Your eyesight's gone!
. . . but you look so natural and lifelike!
American society has been described as maintaining a stereotypic and often negative perception of older adults (Busse, 1968). This negative and/or stereotypic perception of aging and aged individuals is readily apparent in such areas as language, media, and humor. For example, such commonly used phrases as "over the hill" and "don't be an old fuddy-duddy" denote old age as a period of impotency and incompetency (Nuessel, 1982). The term used to describe this stereotypic and often negative bias against older adults is "ageism" (Butler, 1969).
Ageism can be defined as "any attitude, action, or institutional structure which subordinates a person or group because of age or any assignment of roles in society purely on the basis of age" (Traxler, 1980, p. 4). As an "ism", ageism reflects a prejudice in society against older adults.
Ageism, however, is different from other "isms" (sexism, racism etc.), for primarily two reasons. First, age classification is not static. An individual's age classification changes as one progresses through the life cycle. Thus, age classification is characterized by continual change, while the other classification systems traditionally used by society such as race and gender remain constant. Second, no one is exempt from at some point achieving the status of old, and therefore, unless they die at an early age, experiencing ageism. The later is an important distinction as ageism can thus affect the individual on two levels. First, the individual may be ageist with respect to others. That is s/he may stereotype other people on the basis of age. Second, the individual may be ageist with respect to self. Thus, ageist attitudes may affect the self concept.
Much research has been conducted concerning ageism. However, the empirical evidence is inconclusive. Some research demonstrates the existence of ageist attitudes (Golde & Kogan, 1959; Kastenbaum & Durkee, 1964a, 1964b; Tuckman & Lorge, 1953) and other research does not (Brubaker & Powers, 1976; Schonfield, 1985). This discrepancy is most likely the result of methodological differences and, in particular, methodological errors. A brief discussion of the major methodological errors or problems found in ageism research may be helpful in clarifying this point.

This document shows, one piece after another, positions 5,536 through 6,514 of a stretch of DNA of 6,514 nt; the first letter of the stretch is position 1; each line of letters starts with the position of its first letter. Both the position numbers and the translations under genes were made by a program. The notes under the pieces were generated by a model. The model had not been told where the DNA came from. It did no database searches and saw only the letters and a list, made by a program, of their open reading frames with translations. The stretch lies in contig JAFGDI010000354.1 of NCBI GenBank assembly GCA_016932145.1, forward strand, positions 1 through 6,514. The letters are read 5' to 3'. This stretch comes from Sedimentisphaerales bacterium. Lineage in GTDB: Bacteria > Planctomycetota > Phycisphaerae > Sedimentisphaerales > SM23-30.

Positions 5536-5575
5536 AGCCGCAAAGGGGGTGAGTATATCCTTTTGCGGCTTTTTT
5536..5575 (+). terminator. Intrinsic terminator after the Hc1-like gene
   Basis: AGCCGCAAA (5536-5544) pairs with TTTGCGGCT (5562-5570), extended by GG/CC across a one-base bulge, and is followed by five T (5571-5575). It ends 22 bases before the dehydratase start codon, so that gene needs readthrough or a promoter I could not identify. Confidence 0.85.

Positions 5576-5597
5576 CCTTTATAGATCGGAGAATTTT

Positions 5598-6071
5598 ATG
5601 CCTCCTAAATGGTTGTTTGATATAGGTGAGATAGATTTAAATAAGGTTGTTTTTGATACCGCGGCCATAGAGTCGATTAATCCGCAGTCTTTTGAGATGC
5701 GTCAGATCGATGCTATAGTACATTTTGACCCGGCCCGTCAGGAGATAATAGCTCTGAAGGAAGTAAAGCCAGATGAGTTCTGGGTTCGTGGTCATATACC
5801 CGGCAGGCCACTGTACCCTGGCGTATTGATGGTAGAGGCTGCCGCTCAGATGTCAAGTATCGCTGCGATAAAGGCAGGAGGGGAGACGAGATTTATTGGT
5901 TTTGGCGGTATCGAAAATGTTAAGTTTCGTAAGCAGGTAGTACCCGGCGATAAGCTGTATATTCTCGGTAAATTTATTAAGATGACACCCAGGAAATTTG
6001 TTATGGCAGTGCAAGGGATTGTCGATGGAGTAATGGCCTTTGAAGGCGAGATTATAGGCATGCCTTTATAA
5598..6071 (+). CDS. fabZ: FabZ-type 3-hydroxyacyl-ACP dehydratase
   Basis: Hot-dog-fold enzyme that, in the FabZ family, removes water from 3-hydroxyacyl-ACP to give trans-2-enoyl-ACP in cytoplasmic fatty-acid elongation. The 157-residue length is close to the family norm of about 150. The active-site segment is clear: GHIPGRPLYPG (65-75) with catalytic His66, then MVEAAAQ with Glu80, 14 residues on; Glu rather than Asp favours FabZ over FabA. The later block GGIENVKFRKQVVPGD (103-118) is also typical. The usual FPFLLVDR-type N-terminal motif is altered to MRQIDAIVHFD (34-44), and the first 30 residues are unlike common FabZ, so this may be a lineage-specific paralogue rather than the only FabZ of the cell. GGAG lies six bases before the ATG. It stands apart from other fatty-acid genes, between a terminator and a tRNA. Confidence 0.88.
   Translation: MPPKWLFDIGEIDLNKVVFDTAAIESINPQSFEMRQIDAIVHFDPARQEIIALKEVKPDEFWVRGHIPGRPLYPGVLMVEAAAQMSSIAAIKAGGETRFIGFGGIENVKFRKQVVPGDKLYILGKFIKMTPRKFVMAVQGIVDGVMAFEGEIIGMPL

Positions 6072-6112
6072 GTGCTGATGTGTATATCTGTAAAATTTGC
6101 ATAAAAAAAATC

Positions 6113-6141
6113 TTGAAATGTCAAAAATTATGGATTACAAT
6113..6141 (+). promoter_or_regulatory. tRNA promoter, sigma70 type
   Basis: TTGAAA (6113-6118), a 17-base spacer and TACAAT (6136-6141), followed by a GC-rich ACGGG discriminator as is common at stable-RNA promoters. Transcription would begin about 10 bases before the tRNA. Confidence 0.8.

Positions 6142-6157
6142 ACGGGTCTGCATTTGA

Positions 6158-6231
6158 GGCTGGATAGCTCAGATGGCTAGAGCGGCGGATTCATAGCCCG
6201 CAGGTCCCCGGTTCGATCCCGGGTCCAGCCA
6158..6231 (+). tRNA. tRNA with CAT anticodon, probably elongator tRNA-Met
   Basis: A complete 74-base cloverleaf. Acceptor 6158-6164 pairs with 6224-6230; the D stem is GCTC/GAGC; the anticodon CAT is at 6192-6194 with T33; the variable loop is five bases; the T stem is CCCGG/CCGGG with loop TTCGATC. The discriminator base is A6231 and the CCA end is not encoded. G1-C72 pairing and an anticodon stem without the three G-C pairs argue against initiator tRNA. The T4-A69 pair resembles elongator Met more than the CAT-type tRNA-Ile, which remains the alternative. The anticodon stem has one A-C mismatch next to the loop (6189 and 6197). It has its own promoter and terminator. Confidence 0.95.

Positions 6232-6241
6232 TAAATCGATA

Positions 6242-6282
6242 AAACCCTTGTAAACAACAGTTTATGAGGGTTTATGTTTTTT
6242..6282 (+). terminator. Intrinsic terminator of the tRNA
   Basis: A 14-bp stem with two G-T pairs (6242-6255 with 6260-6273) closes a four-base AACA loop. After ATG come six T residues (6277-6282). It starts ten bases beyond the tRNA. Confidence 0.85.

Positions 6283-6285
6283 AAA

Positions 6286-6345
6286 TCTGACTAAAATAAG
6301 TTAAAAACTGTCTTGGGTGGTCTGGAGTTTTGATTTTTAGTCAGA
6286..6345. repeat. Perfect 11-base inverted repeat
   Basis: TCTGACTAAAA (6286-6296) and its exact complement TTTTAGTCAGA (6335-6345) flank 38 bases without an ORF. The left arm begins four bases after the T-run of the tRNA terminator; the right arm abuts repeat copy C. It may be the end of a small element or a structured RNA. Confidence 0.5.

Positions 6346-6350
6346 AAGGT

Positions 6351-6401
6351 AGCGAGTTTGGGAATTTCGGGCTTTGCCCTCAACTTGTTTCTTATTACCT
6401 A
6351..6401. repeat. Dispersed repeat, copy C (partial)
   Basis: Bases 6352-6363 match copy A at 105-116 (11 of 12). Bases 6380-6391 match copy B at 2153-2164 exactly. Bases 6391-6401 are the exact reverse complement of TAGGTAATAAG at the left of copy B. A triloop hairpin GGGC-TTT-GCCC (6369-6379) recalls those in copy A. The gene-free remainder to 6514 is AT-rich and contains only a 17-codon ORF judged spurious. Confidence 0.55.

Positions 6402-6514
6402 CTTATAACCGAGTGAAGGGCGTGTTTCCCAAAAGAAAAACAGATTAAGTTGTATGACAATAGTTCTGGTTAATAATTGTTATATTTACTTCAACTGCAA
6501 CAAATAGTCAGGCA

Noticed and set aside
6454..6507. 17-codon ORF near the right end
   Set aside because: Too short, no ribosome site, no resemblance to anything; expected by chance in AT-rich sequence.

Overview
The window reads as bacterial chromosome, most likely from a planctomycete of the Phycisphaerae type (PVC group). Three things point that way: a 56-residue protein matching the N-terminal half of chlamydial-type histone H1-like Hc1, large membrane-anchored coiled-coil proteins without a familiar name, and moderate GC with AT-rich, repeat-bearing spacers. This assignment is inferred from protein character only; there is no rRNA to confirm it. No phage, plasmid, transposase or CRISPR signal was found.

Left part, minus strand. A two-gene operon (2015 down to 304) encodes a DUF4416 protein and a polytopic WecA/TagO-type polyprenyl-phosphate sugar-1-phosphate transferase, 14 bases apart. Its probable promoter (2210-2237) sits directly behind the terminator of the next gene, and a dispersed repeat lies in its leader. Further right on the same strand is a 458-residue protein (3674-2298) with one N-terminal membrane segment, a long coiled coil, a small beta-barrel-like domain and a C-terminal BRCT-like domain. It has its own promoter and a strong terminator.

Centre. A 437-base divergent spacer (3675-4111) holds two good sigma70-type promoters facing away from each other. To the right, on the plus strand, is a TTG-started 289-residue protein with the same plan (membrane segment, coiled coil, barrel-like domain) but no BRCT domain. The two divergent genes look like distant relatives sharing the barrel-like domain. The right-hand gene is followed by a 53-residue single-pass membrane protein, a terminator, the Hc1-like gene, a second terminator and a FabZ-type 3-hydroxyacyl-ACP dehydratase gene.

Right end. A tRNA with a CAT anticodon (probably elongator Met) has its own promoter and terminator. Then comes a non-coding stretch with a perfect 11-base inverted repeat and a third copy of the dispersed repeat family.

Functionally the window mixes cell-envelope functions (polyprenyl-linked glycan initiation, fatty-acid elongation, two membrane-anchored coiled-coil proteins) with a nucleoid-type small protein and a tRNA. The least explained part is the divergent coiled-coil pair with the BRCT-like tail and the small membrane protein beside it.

The first major problem is that the majority of ageism research suffers from a mono-method bias. In other words, each study used only one method to operationally define the ageism construct. Methods commonly used have included sentence completion (Golde & Kogan, 1959), semantic differential (Kogan & Wallach, 1961; Rosencranz & McNevin, 1969), Likert scales (Kilty & Feld, 1976), and adjective checklists (Aaronson, 1966). The problem inherent in the use of a mono-method is that any effect found may be an artifact of the method employed rather than the construct under study. Thus, a researcher should employ more than one method to look for consistency in the results.
Another problem, according to Kogan (1979) is the use of within-subjects designs in ageism research. In other words, a subject will be asked to complete a questionnaire regarding both younger and older adults. Kogan asserts that by using this methodology, age is pushed to the foreground of a subject's mind. The subject thus becomes aware that the researcher is looking for age differences. Therefore, age differences are found.
The use of primarily younger populations to study ageism represents another problem with ageism research. The majority of ageism research uses children, adolescents, or young adults as subjects and examines their perception of older adults. Only a few studies have examined the perceptions of the population whom the construct affects most - older adults. Those studies which have used an older subject population have unfortunately used primarily institutionalized individuals as subjects (Kastenbaum & Durkee, 1964a; Tuckman & Lavell, 1957). Therefore, they do not represent the vast majority of older adults.
Another problem with much of ageism research is that it only examines the negative stereotypes of old age. More recent studies have suggested that while attitudes toward the aged are increasingly positive, they are still stereotypic (Austin, 1985). Therefore, ageism has been expanded to include positive stereotypic images. However, these are rarely studied (Brubaker & Powers, 1976).
Two additional problems are primarily theoretical in nature. First, ageism research rarely examines or attempts to understand the causes of ageism. Thus, while much theoretical work has been conducted concerning the factors contributing to ageism, little empirical research has been conducted in this area. Second, ageism research rarely examines the interaction between ageism and other "isms". As many individuals are in a position to experience more than one prejudice, the interaction between these prejudices needs to be examined.